Data and Research

Biggest Retirement Fear is Inadequate Savings

People also worry that Social Security will be pulled out from under them.

By Lee Barney | August 25, 2016
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More than half, 51%, of workers’ biggest retirement fear is outliving their savings, according to the Transamerica Center for Retirement Studies. That is followed by Social Security being reduced or ceasing to exist, cited by 47%; declining health that requires long-term care (45%); not being able to meet the basic financial needs of their family (42%); dementia or Alzheimer’s (35%); lack of access to affordable health care (32%); and being laid off (19%).

Fifty-four percent of workers plan to work past the age of 65, and of this group, 13% do not expect to retire. Just over half, 51%, of workers plan to work after they retire, including 38% who plan to work part time and 13% who plan to work full time. Only 22% do not plan to work after they retire, and 22% are not sure. For 30% of those who plan to work after they retire, the reason why is that they won’t be able to afford to retire.

Workers are taking proactive steps to work past age 65, with 60% trying to stay healthy, 52% making efforts to perform well at their current job, and 42% keeping their skills up to date. Forty-eight percent of workers plan to stay with their current employer while transitioning into retirement, and 72% either strongly or somewhat agree that their current employer is supportive of people working past age 65 (28% strongly agree and 44% somewhat agree). Thirty-two percent say that their employer permits flexible transition arrangements.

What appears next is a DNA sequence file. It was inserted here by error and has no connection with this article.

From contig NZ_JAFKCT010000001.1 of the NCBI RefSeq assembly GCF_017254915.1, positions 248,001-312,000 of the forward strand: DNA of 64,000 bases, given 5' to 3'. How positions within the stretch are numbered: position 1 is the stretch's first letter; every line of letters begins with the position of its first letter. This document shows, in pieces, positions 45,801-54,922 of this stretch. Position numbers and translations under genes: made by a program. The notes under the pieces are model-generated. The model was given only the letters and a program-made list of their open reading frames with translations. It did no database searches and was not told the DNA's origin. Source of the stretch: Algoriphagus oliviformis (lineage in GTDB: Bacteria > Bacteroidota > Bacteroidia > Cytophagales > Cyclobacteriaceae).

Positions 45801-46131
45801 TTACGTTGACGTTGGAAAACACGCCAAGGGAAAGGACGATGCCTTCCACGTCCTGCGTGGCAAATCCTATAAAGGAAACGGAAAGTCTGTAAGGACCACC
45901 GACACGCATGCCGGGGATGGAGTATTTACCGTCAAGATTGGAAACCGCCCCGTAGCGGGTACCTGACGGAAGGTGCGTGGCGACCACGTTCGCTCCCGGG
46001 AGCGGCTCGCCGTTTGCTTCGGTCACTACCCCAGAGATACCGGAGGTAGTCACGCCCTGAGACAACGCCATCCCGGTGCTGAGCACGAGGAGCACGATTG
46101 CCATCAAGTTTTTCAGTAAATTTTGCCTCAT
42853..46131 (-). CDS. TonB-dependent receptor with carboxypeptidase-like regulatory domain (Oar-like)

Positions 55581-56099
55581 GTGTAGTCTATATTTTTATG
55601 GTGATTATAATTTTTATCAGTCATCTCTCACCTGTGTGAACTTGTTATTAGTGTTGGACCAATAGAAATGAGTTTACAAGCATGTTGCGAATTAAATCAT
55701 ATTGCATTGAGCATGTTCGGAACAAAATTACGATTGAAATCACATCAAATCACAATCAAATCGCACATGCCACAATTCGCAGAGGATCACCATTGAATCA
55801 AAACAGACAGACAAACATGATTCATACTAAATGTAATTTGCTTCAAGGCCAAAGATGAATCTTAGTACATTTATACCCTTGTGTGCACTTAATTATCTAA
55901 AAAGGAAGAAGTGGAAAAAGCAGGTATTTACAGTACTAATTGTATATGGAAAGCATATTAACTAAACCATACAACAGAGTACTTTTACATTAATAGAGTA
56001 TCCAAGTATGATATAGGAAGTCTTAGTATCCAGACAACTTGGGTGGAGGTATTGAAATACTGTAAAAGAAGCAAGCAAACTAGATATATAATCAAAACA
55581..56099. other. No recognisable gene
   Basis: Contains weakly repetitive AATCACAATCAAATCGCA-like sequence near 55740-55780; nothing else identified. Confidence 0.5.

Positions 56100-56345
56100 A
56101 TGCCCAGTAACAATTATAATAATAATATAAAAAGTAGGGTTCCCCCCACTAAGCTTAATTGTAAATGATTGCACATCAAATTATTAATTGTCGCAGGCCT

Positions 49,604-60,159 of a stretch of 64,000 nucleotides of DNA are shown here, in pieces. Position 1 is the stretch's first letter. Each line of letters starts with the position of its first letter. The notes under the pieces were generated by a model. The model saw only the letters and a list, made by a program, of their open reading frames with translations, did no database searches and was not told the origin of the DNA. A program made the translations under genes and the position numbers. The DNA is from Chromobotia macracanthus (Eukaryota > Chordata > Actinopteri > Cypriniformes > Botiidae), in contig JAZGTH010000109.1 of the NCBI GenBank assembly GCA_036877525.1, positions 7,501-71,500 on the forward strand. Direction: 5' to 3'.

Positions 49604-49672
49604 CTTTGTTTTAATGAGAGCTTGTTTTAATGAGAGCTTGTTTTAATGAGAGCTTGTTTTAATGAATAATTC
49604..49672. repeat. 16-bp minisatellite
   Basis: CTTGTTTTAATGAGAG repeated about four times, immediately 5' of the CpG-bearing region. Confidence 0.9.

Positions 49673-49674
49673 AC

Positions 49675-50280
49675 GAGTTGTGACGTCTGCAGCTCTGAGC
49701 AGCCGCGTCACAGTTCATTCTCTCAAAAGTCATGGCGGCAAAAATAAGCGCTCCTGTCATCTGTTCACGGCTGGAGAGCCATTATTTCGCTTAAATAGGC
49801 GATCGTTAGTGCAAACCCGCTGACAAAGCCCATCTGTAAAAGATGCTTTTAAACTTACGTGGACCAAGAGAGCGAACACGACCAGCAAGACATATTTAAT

Workers expect the majority of their retirement income, 36%, to come from 401(k)s, 403(b)s or individual retirement accounts (IRAs), followed by Social Security (25%). However, 77% worry that Social Security may not be there by the time they retire.

In terms of their current financial priorities, paying off debt (cited by 62%) trumps saving for retirement (57%). Nonetheless, workers’ top financial priority is saving for retirement, cited by 26%, followed by covering basic living expenses (21%) and paying off debt (17%).

Among all workers, 77% are saving for retirement, with the average starting age being 27. Eighty-eight percent of workers say that having a retirement plan at work is important. Seventy-one percent of workers are offered a retirement savings plan. For full-time workers, that’s 77%, and for part-time workers, that’s 42%. Workers are saving an average of 8% of their salary.

Sixty-three percent say they are very involved in monitoring and managing their retirement savings, but only 16% strongly agree that they would like an outside expert to monitor their retirement savings.

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